Broadcasting House, the headquarters of an already huge BBC organization in 1930s Britain, figures as almost another character in Deadly Broadcast. It’s the location where in reality Edward R. Murrow recorded his CBS broadcasts that were transmitted by the BBC towers across the Atlantic to America. It was the work location for the three murder victims and their suspected killers in Deadly Broadcast. And it is a fascinating building in London near the shopping mecca of Oxford Street.
While the BBC began transmitting in the early 1920s, it wasn’t until 1928 that the headquarters at Broadcasting House began to be constructed. The windowless central tower of the building built of structural brick contains the studios, since this material would absorb sounds. The exterior, with plenty of windows, is built of steel clad with Portland stone.
Completed in 1932, the first broadcast from the building was by Henry Hall and the BBC Dance Orchestra on 15 March. It wasn’t until 15 May that the building was officially opened. Until the building was renovated and enlarged in the 21st century, it sat on a traffic island surrounded by streets. At eight stories above ground and three or four below ground, the building towered over the other buildings in the adjacent area. Above the front door is a famous statue of an old man and a young boy.
Inside the window filled lobby, there is another famous carving, “The Sower,” next to the elevators and at the time when Deadly Broadcast takes place, the reception desk was to the left of the elevators as people entered the lobby through the main double doors. Beyond the elevators was the artists’ lobby where rehearsal and performance times were listed for each studio.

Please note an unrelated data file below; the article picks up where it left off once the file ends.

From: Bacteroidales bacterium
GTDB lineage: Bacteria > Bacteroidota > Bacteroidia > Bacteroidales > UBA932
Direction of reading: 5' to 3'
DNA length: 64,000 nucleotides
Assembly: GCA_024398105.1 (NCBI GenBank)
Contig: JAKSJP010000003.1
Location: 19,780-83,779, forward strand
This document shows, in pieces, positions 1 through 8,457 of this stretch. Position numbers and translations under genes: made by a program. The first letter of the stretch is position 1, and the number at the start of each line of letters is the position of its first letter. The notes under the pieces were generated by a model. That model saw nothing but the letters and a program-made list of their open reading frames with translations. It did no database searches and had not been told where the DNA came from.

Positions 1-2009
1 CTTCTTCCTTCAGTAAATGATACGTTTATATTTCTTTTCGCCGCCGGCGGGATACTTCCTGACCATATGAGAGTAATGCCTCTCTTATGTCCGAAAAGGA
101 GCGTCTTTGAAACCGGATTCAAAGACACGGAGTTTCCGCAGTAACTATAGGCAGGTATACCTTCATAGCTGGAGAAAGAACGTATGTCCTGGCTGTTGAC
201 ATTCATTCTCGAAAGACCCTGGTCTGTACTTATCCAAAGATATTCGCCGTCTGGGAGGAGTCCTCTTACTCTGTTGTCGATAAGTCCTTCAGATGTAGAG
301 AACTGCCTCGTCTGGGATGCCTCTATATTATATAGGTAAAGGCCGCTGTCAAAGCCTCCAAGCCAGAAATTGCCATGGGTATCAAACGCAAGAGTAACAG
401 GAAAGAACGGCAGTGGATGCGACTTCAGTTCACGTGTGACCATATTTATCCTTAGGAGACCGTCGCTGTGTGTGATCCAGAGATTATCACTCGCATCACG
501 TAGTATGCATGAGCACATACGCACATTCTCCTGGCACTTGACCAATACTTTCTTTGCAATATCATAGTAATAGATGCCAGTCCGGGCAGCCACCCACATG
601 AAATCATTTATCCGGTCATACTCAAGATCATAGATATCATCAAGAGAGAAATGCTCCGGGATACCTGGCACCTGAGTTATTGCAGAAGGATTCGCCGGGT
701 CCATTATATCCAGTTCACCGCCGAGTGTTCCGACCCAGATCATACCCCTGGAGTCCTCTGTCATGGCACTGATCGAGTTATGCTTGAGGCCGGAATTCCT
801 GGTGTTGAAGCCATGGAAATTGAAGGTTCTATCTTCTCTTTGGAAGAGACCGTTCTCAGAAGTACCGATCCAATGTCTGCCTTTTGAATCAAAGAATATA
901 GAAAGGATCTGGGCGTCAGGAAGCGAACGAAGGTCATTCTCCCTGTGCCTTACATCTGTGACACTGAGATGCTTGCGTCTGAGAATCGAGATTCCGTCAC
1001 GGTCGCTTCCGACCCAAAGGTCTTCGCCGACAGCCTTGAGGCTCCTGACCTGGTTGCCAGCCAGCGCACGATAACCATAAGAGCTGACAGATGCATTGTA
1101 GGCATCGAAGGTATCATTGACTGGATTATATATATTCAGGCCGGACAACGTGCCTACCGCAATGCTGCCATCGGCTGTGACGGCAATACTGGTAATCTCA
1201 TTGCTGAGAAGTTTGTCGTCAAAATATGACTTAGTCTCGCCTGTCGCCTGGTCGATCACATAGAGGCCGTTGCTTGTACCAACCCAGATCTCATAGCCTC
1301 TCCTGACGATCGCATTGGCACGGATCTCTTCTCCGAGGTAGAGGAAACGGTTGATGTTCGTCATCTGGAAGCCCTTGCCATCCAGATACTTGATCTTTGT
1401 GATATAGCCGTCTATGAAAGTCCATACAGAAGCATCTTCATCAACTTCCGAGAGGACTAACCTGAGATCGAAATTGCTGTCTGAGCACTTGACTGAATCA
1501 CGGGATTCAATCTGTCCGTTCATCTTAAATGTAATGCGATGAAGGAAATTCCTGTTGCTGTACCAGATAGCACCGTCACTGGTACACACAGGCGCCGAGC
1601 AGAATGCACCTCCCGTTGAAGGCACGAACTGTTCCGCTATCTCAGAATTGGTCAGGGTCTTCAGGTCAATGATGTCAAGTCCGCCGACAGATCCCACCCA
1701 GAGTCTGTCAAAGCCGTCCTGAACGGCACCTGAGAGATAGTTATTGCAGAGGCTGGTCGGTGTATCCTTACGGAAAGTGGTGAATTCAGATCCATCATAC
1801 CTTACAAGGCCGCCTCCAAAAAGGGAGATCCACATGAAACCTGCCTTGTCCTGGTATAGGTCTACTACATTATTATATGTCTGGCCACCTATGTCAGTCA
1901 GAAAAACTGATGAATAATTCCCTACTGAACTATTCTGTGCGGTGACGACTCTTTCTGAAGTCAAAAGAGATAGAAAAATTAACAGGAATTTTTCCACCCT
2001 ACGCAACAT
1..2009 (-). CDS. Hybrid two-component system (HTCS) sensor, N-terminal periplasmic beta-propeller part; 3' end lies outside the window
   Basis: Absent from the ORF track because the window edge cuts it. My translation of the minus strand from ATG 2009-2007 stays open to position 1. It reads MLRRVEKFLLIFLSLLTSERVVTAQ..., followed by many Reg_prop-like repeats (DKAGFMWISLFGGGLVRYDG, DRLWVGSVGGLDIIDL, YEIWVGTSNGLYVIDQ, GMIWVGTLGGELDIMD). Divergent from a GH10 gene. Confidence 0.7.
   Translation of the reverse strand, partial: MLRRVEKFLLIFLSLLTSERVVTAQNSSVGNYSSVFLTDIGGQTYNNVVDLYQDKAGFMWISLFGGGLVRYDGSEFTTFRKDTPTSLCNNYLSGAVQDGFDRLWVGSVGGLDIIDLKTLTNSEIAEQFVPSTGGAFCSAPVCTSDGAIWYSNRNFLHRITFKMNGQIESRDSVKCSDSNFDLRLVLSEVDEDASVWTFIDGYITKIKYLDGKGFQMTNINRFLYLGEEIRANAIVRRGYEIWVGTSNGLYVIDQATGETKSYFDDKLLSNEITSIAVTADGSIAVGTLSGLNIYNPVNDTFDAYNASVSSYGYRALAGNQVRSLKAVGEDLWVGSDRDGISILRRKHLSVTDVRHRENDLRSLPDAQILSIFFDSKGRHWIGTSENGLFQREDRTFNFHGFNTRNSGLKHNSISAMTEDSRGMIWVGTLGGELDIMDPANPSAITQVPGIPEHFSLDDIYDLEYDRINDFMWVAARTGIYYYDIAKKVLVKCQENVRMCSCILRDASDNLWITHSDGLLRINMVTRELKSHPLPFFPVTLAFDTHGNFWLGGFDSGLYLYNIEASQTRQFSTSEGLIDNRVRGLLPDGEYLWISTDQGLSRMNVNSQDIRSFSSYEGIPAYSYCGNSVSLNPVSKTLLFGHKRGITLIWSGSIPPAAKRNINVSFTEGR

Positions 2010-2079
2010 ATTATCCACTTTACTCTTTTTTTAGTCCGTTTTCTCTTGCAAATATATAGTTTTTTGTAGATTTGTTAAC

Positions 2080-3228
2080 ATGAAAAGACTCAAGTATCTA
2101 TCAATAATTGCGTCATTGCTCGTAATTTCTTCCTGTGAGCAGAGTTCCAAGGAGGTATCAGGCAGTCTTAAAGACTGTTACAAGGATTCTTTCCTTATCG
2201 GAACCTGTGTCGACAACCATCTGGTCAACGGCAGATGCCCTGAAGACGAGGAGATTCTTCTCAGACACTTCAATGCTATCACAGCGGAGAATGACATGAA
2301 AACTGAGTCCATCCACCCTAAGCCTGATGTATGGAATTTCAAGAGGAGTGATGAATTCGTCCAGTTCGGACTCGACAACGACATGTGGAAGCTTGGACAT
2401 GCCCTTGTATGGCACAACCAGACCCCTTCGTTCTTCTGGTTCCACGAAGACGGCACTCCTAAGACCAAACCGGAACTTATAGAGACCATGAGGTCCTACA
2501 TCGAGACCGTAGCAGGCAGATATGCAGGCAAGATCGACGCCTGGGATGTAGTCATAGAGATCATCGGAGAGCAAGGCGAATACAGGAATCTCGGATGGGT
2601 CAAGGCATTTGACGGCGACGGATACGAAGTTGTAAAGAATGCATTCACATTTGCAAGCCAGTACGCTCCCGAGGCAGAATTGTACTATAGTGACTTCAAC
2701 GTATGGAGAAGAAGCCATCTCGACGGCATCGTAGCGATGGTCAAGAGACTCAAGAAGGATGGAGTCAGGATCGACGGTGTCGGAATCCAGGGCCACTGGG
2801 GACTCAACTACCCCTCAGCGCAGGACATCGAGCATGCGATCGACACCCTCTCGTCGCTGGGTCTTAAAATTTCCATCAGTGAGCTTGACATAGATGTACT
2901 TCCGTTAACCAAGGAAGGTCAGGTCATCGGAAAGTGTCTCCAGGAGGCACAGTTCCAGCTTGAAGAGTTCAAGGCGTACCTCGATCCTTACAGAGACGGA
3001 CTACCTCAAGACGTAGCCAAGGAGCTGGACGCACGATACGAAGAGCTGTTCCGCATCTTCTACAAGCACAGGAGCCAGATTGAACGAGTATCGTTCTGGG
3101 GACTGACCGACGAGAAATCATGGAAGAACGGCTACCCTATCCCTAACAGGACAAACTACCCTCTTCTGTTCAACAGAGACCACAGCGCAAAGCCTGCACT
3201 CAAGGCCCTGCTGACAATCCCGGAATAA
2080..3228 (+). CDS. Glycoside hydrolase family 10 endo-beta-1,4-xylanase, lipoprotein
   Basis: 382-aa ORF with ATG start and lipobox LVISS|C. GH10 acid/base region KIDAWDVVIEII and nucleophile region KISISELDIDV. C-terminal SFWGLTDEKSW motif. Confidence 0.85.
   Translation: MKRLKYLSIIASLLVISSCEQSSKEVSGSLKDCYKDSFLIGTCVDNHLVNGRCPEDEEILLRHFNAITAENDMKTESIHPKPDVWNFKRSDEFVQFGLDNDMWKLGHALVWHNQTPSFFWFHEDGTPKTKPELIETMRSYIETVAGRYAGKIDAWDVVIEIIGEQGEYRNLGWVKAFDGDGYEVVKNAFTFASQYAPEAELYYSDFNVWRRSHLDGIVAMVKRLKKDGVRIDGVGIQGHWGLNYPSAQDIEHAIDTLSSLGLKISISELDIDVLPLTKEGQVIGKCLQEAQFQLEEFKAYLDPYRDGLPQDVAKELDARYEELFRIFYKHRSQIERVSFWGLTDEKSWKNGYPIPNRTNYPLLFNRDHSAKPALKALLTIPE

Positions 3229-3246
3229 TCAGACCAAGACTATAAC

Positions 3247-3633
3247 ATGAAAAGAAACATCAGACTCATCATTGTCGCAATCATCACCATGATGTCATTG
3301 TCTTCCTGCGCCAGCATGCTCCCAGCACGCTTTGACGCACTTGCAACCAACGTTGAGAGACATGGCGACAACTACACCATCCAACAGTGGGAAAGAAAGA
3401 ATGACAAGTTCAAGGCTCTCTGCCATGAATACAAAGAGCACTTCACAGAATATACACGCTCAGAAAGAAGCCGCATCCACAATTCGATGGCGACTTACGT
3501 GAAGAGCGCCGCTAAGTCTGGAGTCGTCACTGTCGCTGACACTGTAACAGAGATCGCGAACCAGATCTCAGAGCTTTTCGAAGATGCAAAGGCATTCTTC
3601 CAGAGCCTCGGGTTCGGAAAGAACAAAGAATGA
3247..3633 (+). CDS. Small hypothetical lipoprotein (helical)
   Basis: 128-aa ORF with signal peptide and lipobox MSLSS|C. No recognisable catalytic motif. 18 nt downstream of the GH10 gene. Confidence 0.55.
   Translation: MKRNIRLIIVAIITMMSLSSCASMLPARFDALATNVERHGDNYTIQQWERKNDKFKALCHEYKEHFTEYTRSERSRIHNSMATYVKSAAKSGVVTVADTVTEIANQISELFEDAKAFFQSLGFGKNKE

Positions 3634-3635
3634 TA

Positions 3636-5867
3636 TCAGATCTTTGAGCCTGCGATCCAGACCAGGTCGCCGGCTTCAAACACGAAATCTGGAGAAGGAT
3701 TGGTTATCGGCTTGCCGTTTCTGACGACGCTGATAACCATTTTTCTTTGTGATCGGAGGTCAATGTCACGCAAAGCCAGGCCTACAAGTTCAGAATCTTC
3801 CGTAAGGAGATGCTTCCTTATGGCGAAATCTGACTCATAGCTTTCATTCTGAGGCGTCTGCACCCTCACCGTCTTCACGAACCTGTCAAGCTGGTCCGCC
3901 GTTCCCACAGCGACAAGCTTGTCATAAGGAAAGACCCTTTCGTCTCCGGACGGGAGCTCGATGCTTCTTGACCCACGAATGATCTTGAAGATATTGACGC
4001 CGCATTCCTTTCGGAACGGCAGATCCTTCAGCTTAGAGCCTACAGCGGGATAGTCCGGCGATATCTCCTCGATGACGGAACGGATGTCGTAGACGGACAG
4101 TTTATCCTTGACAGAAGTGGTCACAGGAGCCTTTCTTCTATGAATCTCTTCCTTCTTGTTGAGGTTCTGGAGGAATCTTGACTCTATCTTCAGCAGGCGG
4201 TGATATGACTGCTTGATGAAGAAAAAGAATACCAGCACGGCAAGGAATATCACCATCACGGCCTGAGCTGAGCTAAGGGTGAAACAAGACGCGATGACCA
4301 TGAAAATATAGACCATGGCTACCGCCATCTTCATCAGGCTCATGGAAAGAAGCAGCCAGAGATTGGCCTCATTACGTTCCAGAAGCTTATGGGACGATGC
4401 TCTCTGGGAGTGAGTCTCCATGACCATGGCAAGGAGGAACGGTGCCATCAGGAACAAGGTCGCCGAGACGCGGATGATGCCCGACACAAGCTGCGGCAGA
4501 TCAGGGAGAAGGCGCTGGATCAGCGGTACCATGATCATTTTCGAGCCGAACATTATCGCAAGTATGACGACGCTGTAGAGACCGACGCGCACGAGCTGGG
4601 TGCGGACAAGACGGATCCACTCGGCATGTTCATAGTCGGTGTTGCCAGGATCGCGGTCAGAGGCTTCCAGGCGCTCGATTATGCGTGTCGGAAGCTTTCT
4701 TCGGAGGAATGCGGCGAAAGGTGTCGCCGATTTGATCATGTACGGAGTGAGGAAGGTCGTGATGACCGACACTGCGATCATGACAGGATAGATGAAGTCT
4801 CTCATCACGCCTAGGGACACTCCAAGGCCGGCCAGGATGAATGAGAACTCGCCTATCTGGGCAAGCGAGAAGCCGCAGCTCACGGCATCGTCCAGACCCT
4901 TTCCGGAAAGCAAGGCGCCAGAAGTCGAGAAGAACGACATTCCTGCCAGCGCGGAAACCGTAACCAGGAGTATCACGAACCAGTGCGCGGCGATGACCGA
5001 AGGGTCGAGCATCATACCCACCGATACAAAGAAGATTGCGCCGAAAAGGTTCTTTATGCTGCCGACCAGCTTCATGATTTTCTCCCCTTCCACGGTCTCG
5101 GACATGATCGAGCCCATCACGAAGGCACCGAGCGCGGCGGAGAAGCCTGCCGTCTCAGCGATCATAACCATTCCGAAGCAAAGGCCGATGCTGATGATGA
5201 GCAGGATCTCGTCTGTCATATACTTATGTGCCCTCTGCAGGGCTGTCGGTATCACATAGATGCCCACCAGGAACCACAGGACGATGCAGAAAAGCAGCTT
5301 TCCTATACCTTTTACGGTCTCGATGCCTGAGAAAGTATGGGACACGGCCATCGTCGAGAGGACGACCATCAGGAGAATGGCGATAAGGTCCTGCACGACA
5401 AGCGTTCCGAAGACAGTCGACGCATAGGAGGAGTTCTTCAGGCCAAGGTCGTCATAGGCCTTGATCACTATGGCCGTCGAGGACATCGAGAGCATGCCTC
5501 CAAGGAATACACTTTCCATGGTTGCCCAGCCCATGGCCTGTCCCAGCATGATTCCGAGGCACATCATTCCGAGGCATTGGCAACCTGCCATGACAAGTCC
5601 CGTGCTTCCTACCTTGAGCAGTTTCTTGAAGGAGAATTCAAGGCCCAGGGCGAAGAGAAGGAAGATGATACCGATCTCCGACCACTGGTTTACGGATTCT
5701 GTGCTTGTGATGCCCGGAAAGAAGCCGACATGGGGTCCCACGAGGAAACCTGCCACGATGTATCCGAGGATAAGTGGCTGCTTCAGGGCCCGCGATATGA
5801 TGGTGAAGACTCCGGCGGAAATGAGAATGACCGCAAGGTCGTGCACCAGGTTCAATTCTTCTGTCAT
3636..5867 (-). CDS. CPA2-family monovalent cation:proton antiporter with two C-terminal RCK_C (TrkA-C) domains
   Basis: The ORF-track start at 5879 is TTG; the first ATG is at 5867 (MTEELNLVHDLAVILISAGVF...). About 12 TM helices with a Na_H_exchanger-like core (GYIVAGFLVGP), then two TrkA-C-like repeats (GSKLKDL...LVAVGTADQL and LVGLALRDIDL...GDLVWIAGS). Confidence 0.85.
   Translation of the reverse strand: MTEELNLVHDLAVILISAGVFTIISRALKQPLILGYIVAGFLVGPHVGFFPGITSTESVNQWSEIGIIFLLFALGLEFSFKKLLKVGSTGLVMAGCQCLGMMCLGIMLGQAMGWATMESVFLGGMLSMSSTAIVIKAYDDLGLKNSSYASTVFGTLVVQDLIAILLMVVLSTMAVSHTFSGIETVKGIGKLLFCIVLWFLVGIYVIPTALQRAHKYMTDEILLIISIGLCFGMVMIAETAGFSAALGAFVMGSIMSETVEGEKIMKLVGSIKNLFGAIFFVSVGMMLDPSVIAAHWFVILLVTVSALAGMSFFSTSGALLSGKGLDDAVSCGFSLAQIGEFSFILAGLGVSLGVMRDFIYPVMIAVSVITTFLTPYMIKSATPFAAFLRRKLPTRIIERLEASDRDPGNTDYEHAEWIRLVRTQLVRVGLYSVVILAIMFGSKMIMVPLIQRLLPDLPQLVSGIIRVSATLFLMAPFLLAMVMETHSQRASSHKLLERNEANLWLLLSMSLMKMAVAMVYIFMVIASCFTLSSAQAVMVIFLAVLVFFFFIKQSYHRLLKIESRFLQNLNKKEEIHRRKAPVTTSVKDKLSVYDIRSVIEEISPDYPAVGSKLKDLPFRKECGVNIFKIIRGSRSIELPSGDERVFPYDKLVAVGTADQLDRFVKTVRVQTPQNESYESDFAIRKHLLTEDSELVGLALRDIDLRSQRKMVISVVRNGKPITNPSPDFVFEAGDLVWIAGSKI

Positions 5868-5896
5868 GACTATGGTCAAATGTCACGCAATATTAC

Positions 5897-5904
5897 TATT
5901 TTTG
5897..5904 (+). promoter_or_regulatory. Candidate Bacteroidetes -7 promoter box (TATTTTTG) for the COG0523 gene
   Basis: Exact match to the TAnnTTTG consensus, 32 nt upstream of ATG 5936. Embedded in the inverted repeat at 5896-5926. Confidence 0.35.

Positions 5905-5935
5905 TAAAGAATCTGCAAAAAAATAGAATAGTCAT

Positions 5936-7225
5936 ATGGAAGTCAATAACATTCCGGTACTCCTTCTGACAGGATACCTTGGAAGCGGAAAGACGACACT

From what I could find, and the information about Broadcasting House from this time is contradictory, Edward R. Murrow did broadcast from the BBC Empire Network studio, 4C. The other studios on the fourth floor, 4A and 4B, were used for news programs broadcasted in the United Kingdom.
The restaurant that Olivia uses to meet with the musicians was a full floor underground. It was decorated in a modern, art deco style and was quite popular with the actors, musicians, and staff who worked in the Broadcasting House building.
The largest of the drama studios was on the sixth floor, 6A. Around it were smaller, rehearsal rooms and rooms to include special effects during the performances. Radio plays were as popular as movies and live theater at this time. 6A is where several of the scenes with the actors take place.
The largest of the concert halls, on the ground floor, was used for sleeping during World War II for employees who had to work late with the blackout, and later the bombing, going on in London so they could spend the night in safety. There were some smaller rehearsal and performance halls used by small orchestras, the largest of which was on the eighth floor at the top of the building. Music on the radio then was as popular as it is now, but it was dance bands and marching bands and symphonies, not rock and country. Olivia waits outside this room in some of the scenes to talk to musicians.